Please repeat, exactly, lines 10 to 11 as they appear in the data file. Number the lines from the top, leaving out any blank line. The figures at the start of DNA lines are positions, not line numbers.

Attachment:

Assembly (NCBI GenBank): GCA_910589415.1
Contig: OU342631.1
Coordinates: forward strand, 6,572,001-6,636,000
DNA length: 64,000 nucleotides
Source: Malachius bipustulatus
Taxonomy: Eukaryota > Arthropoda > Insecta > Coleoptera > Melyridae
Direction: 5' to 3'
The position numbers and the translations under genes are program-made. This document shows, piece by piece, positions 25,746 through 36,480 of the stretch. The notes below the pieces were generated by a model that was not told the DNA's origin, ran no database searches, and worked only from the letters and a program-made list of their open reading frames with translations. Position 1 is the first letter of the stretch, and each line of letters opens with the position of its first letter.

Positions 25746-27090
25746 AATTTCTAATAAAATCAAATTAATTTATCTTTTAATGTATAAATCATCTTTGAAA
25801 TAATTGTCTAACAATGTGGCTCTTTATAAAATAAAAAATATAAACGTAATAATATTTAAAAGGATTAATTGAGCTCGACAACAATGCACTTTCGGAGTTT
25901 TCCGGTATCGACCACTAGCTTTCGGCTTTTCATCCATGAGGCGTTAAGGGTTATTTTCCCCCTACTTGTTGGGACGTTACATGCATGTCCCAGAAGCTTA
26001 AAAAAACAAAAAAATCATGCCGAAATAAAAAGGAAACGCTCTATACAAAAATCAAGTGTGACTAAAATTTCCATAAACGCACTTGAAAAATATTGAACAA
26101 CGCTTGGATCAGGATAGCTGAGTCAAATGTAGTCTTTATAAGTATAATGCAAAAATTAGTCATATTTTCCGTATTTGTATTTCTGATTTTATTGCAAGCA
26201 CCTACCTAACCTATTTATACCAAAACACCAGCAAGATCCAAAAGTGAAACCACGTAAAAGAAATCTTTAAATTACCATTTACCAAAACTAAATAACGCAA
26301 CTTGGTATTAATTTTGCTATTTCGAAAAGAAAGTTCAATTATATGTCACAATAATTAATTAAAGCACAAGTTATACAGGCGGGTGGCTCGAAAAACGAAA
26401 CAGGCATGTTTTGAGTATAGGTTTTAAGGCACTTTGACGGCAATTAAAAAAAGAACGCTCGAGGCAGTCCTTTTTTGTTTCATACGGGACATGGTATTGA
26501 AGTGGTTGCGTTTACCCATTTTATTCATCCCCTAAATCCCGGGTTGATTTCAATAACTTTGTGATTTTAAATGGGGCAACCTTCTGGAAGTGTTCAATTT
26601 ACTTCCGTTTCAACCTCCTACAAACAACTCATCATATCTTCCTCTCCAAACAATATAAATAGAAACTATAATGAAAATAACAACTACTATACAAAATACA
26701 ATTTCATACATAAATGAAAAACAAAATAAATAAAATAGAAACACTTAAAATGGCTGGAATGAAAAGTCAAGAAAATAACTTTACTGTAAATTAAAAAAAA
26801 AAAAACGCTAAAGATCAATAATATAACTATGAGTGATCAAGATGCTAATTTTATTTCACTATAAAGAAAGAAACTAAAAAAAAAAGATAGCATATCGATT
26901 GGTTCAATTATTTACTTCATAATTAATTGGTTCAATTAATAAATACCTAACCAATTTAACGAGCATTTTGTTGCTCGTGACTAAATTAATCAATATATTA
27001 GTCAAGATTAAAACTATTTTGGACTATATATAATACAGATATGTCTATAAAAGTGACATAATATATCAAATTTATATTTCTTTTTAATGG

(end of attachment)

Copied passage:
25746 AATTTCTAATAAAATCAAATTAATTTATCTTTTAATGTATAAATCATCTTTGAAA
25801 TAATTGTCTAACAATGTGGCTCTTTATAAAATAAAAAATATAAACGTAATAATATTTAAAAGGATTAATTGAGCTCGACAACAATGCACTTTCGGAGTTT